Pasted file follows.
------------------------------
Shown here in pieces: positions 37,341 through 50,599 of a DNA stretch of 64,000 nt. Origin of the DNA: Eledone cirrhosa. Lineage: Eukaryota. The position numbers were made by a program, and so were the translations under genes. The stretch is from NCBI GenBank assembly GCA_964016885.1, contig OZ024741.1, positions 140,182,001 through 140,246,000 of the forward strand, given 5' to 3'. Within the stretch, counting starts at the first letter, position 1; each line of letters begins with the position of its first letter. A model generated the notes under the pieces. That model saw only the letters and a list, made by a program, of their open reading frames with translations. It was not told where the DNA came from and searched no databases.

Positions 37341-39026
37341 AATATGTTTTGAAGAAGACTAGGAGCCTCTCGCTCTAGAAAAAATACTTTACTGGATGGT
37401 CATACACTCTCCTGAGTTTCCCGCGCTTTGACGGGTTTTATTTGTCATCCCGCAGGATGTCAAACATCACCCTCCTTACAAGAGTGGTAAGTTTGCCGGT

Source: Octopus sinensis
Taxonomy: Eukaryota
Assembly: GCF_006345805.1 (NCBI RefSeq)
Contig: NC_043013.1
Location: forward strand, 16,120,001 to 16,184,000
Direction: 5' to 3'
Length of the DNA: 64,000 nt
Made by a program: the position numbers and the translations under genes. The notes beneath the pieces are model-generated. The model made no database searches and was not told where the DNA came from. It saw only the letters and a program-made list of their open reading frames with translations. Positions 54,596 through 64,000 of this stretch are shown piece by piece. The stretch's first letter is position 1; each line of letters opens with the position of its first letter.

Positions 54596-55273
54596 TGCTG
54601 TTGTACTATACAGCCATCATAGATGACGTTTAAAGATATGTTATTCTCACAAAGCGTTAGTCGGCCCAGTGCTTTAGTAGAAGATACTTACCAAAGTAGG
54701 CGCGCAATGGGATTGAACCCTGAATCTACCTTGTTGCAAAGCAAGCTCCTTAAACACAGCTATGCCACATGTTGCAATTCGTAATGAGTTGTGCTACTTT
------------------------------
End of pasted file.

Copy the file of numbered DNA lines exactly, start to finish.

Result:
Shown here in pieces: positions 37,341 through 50,599 of a DNA stretch of 64,000 nt. Origin of the DNA: Eledone cirrhosa. Lineage: Eukaryota. The position numbers were made by a program, and so were the translations under genes. The stretch is from NCBI GenBank assembly GCA_964016885.1, contig OZ024741.1, positions 140,182,001 through 140,246,000 of the forward strand, given 5' to 3'. Within the stretch, counting starts at the first letter, position 1; each line of letters begins with the position of its first letter. A model generated the notes under the pieces. That model saw only the letters and a list, made by a program, of their open reading frames with translations. It was not told where the DNA came from and searched no databases.

Positions 37341-39026
37341 AATATGTTTTGAAGAAGACTAGGAGCCTCTCGCTCTAGAAAAAATACTTTACTGGATGGT
37401 CATACACTCTCCTGAGTTTCCCGCGCTTTGACGGGTTTTATTTGTCATCCCGCAGGATGTCAAACATCACCCTCCTTACAAGAGTGGTAAGTTTGCCGGT

Source: Octopus sinensis
Taxonomy: Eukaryota
Assembly: GCF_006345805.1 (NCBI RefSeq)
Contig: NC_043013.1
Location: forward strand, 16,120,001 to 16,184,000
Direction: 5' to 3'
Length of the DNA: 64,000 nt
Made by a program: the position numbers and the translations under genes. The notes beneath the pieces are model-generated. The model made no database searches and was not told where the DNA came from. It saw only the letters and a program-made list of their open reading frames with translations. Positions 54,596 through 64,000 of this stretch are shown piece by piece. The stretch's first letter is position 1; each line of letters opens with the position of its first letter.

Positions 54596-55273
54596 TGCTG
54601 TTGTACTATACAGCCATCATAGATGACGTTTAAAGATATGTTATTCTCACAAAGCGTTAGTCGGCCCAGTGCTTTAGTAGAAGATACTTACCAAAGTAGG
54701 CGCGCAATGGGATTGAACCCTGAATCTACCTTGTTGCAAAGCAAGCTCCTTAAACACAGCTATGCCACATGTTGCAATTCGTAATGAGTTGTGCTACTTT